New Labor Trade Fights May Rest On Diplomacy, Not Legalese
International Trade Partner Carlos Véjar spoke with Law360 about two landmark labor cases filed in May that will test a new enforcement tool under the United States-Mexico-Canada Agreement (USCMA). The tool, also known as the rapid response mechanism, is a dispute settlement provision designed specifically for labor issues and allows for trade sanctions against companies if workers are denied the rights of free association and collective bargaining. The cases concern alleged anti-union violations at two Mexican factories owned by U.S. companies, and through the mechanism, the U.S. and Mexico can either resolve the issues bilaterally or pass the dispute to a panel. With many in the legal community waiting to see how the cases will play out, Mr. Véjar emphasized that the point of the mechanism is to improve labor conditions instead of creating adversarial proceedings.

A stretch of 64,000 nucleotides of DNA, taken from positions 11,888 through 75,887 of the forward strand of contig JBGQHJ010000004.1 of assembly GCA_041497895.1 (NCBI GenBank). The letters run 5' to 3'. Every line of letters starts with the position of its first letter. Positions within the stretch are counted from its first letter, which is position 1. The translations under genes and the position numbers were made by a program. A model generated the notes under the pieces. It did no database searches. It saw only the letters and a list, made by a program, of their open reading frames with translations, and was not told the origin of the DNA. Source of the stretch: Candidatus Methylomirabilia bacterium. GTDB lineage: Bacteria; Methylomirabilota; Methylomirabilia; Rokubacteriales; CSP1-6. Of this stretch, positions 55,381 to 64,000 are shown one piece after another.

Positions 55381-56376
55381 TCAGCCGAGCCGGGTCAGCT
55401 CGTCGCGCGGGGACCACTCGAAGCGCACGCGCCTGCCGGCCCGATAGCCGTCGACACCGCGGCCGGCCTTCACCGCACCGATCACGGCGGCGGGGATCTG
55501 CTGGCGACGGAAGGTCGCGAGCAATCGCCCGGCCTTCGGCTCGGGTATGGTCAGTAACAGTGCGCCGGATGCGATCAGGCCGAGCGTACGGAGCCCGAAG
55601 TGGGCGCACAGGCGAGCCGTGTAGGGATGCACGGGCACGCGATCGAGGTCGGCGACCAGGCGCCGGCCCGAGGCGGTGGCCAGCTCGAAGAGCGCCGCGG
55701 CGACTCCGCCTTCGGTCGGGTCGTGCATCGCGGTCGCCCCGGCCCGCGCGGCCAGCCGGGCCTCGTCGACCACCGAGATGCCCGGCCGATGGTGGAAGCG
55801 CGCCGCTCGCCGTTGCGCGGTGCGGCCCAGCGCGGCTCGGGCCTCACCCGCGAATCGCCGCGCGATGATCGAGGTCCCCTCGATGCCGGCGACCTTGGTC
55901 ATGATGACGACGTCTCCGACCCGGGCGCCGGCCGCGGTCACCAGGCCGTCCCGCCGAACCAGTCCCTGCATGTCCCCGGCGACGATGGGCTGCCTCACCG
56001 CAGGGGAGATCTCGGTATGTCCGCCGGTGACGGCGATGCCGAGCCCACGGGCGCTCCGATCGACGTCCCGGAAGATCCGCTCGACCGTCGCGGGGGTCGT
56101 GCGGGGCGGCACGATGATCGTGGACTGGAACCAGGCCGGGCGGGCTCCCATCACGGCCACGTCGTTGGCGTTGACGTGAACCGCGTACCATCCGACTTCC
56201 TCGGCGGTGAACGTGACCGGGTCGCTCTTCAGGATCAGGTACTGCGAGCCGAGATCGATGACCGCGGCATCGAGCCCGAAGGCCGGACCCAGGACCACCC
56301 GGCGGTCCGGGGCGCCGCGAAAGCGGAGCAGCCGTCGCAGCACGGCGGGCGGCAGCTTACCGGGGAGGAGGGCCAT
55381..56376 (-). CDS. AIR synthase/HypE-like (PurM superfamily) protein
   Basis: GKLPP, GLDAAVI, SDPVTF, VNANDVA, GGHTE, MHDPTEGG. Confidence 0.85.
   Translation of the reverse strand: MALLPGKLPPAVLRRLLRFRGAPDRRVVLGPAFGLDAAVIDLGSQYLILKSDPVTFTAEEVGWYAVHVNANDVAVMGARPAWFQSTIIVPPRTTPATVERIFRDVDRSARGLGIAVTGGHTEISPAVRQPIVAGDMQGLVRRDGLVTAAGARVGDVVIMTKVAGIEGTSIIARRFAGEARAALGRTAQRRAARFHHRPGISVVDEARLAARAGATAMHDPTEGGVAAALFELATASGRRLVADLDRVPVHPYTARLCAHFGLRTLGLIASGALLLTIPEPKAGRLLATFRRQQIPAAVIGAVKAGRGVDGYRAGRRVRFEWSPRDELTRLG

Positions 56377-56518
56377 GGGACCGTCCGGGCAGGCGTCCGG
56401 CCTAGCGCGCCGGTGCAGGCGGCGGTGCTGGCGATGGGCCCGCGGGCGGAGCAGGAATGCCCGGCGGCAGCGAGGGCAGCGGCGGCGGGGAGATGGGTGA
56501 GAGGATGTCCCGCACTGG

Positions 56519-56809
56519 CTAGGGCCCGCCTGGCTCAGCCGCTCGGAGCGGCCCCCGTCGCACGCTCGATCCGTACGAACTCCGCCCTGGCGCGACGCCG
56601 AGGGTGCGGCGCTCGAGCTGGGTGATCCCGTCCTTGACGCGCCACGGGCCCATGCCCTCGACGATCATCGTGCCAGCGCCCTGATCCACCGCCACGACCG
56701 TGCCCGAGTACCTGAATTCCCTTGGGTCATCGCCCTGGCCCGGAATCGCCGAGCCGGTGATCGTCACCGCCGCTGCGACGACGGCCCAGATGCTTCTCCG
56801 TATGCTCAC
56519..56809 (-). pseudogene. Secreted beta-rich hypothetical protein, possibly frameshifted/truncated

"Success in my mind could only be obtained if the Mexican authorities guarantee compliance with their labor obligations in favor of the Mexican workers' rights," he commented. "Suspending benefits or enforcing adversely against Mexican exports may prove the system works but is not effective to resolve the most relevant question, which are the workers' rights."